What was advertised in a colonial American newspaper 250 years ago today?
“Just opened and now read for Sale, by Jolley Allen.”
A week ago I examined Jolley Allen’s extraordinary full-page advertisement in the September 7, 1767, edition of the Boston-Gazette. Given that Allen was prone to inserting the same advertisement in all four Boston newspapers, I noted that he had not placed that particular advertisement in the other two local newspapers distributed on the same day, nor the other one printed later in the week. The expense may have explained Allen’s decision, but space constraints may have played a role as well. The printers may not have been able to accommodate him at that time; after all, other advertisers had also contracted their services. It very well could have been a combination of the two factors, expense and limited space.
Allen’s full-page advertisement did not run a second time in the Boston-Gazette, but the following week a similar advertisement appeared in both the Boston Evening-Post and the Boston Post-Boy on September 14. In each case, the notice contained the same content, the same extensive list of merchandise, but had been condensed to two columns instead of three. Allen shared the page with other advertisers, reducing both expense and space. While the revised format may not have had the same impact as a full-page advertisement, taking up two columns was still an impressive feat that deviated from the vast majority of newspaper advertisements published in eighteenth-century America. Allen’s advertisement eventually ran in the Massachusetts Gazette, again condensed to two columns, on September 24, two and a half weeks after the full-page advertisement occupied the entire final page of the Boston-Gazette. It continued to appear sporadically in some, but not all, of Boston’s newspapers in October.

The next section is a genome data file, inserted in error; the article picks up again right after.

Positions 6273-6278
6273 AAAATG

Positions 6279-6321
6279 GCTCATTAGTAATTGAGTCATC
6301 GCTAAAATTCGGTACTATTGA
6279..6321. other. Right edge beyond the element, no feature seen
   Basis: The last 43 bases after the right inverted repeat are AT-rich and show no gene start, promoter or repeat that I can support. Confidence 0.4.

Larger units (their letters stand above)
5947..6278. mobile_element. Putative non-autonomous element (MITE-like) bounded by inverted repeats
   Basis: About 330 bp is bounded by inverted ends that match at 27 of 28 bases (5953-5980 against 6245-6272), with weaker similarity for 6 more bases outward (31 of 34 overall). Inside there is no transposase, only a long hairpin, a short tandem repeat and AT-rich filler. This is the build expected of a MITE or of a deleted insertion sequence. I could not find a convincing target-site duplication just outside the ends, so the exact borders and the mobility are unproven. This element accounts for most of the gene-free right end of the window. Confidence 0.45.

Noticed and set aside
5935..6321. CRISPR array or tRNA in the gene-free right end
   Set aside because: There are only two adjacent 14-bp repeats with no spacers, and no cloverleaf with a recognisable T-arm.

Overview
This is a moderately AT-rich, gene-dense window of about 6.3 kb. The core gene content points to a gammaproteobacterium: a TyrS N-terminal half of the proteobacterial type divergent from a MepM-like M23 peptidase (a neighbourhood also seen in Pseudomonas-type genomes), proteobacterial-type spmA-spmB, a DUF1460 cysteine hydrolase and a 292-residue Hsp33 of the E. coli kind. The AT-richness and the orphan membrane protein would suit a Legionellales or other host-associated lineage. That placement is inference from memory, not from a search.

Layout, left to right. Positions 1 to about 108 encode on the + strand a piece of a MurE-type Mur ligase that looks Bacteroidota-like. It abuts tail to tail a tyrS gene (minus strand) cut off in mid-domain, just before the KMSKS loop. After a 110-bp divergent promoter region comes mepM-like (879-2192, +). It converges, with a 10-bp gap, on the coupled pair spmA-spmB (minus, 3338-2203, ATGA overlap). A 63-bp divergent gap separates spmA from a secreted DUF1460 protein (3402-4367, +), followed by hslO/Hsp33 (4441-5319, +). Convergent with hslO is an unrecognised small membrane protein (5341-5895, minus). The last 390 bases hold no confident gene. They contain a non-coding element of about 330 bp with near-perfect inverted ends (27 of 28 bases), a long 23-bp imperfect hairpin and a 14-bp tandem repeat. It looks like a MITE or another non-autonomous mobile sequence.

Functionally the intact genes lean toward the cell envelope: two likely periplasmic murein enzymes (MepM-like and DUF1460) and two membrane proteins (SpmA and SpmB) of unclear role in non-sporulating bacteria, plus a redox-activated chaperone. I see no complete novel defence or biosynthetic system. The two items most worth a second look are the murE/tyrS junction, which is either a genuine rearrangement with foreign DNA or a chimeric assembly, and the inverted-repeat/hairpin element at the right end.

The two-column version lacked Allen’s signature decorative border in all three newspapers, but it did add an ornate printing device that flanked Allen’s name (itself printed in larger font than anything else in any of those newspapers, with the exception of the mastheads). In the absence of a border, Allen still managed to achieve visual consistency in his advertisements across three of Boston’s four newspapers.
Jolley Allen, a prolific advertiser, did not merely place notices in newspapers. Instead, he developed marketing campaigns that included advertising in multiple newspapers and consistent use of graphic design elements across those publications. He usually launched new advertisements through simultaneous publication in all of Boston’s newspapers, but the ability to do so with a full-page advertisement in September 1767 eluded him. Various factors may have been at play, yet Allen still managed to devise an advertising campaign of much greater magnitude than anything attempted by his competitors in Boston or his counterparts elsewhere in the colonies.